ABSTRACT: In mixed line rate (MLR) networks, different line rates can coexist on the same fiber, on different wavelengths. Each lightpath can be established end-to-end, with requested line rate. Advanced modulation techniques are required for high line rates. Signals being propagated over transparent paths are exposed to detrimental effects of physical layer impairments (PLI). Advanced modulation techniques are more susceptible to impairments, especially to the cross-phase modulation (XPM) induced by intensity-modulated channels. In this study, we investigate the impairment-aware lightpath provisioning problem for MLR networks. We consider a transparent optical network where we aim to maximize the number of established connections, while avoiding disruption of existing lightpaths. We propose a weighted approach for impairment-aware lightpath provisioning in MLR networks. We employ an auxiliary graph to capture the PLIs on differently modulated channels with a weight assignment scheme. Simulation results show that the performance of our approach is noteworthy, in terms of blocking probability, bandwidth blocking ratio, and resource consumption.Advanced Networks and Telecommuncations Systems (ANTS), 2012 IEEE International Conference on; 01/2012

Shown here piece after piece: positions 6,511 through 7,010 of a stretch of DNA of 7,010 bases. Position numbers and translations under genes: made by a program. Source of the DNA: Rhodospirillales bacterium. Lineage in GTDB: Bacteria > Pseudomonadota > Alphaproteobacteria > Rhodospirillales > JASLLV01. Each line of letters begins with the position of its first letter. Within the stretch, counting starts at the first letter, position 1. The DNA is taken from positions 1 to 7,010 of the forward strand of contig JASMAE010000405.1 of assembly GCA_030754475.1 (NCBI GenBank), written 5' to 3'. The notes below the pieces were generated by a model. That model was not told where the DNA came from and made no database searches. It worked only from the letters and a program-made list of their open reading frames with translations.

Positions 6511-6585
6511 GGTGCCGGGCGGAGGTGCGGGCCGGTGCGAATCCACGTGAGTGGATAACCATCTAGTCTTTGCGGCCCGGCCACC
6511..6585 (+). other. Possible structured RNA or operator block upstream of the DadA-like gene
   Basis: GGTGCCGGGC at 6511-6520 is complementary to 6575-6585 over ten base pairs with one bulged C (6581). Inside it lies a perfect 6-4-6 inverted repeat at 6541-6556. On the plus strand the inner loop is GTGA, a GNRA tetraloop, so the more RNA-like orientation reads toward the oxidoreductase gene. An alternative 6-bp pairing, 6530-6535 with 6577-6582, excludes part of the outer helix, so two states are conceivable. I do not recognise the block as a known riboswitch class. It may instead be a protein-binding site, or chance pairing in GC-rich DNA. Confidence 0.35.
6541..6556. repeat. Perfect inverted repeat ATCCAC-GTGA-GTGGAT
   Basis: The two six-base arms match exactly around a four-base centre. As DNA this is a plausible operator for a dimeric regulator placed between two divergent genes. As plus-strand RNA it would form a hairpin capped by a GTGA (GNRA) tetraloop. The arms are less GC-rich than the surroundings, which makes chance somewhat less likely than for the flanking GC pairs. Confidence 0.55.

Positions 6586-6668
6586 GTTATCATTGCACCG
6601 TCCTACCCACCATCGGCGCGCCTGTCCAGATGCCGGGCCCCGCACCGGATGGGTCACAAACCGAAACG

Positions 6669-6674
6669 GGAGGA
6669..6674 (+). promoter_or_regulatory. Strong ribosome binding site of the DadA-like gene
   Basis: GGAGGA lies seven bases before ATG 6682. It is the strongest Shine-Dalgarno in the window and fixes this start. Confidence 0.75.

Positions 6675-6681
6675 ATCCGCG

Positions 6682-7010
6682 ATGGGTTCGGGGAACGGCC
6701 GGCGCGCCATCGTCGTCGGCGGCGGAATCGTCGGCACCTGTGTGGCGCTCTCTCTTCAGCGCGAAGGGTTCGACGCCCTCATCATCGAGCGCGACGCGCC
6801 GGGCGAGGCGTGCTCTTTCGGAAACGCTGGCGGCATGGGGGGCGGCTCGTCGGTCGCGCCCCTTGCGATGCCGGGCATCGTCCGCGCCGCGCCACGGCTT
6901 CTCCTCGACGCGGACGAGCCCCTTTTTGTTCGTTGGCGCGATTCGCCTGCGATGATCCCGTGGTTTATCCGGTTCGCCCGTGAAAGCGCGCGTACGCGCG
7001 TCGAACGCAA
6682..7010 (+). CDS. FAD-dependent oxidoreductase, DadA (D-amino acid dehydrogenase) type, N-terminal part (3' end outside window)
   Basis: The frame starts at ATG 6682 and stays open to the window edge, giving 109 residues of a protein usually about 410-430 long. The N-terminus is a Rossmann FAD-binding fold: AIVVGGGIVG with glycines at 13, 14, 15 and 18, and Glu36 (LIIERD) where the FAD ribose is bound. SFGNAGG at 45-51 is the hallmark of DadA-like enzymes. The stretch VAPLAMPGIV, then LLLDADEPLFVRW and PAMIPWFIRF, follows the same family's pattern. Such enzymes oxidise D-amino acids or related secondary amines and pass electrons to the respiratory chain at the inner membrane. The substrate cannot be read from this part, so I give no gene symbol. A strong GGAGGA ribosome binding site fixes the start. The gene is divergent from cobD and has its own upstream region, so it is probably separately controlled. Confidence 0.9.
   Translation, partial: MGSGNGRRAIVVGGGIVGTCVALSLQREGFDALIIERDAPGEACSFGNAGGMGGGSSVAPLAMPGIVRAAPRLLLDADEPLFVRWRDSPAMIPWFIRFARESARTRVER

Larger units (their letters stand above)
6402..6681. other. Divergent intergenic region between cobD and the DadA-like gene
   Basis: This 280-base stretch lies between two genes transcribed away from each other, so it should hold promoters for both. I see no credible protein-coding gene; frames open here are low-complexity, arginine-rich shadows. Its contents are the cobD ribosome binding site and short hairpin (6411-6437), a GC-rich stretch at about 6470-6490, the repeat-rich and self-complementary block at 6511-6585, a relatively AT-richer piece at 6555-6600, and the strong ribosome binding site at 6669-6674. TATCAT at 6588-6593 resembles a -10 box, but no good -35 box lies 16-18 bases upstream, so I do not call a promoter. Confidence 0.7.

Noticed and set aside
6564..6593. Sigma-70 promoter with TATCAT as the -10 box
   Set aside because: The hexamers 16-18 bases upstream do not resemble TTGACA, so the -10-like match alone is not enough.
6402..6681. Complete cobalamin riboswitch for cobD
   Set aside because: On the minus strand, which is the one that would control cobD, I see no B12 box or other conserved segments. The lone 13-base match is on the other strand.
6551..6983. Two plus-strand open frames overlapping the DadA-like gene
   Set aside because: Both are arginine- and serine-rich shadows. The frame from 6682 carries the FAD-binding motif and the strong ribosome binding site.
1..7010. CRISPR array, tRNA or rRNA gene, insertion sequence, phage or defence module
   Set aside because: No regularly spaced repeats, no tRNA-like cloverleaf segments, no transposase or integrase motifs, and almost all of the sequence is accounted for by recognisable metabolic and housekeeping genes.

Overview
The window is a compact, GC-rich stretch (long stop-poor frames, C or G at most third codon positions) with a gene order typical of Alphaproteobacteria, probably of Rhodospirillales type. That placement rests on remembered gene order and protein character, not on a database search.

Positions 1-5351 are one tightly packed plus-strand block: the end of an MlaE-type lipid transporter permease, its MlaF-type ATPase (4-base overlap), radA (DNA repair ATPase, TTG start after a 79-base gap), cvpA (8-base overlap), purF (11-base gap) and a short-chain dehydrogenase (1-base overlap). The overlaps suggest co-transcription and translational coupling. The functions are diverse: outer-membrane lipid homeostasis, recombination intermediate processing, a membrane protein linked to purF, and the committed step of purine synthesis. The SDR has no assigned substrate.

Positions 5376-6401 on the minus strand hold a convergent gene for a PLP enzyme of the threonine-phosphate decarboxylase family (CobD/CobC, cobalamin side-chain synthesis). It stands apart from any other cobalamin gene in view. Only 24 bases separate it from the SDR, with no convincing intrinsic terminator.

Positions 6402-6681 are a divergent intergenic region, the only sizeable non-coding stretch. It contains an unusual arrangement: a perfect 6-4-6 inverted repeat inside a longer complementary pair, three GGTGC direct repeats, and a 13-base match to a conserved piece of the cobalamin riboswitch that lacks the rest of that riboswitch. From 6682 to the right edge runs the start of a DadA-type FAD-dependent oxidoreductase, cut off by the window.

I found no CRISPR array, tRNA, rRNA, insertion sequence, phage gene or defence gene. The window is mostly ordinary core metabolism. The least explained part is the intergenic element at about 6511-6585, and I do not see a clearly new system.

- [Show abstract] [Hide abstract]
ABSTRACT: In mixed-line-rate (MLR) networks, different line rates on different wavelengths can coexist on the same fiber. MLR architectures can be built over transparent optical networks, where the transmitted signals remain in the optical domain along the entire path. Along the transparent optical path, a signal experiences various physical layer impairments (PLIs), and its quality degrades as it travels through each optical component. One of the major factors that affect the transmission quality is the launch power of the optical signal. The power must be large enough to ensure noise resiliency at the receiver, but it must be below the limit where fiber nonlinearities distort the signal. Moreover, high launch power is disruptive not only for the actual lightpath itself but also for neighboring lightpaths, and this effect is particularly critical in MLR networks since advanced modulation techniques used for high line rates are highly susceptible to PLIs. In this study, we investigate the problem of determining the appropriate launch power for provisioning of dynamic connection requests in MLR networks. By setting the appropriate launch power for each connection, we aim to maximize the number of established connections. We propose two different heuristics to determine the appropriate launch power of a lightpath. Worst-case best-case average (WBA) is based on optical reach of signal in a transparent optical network. In impairment-aware launch power determination (I-ALPD), current state of the network and impairments are evaluated to determine the launch power. The proposed approaches are practical and can adapt to the needs of network operators. Simulation results show that the performances of the proposed approaches show better results than the existing schemes in terms of blocking probability and bandwidth blocking ratio.Photonic Network Communication 06/2014; 27(3). · 0.75 Impact Factor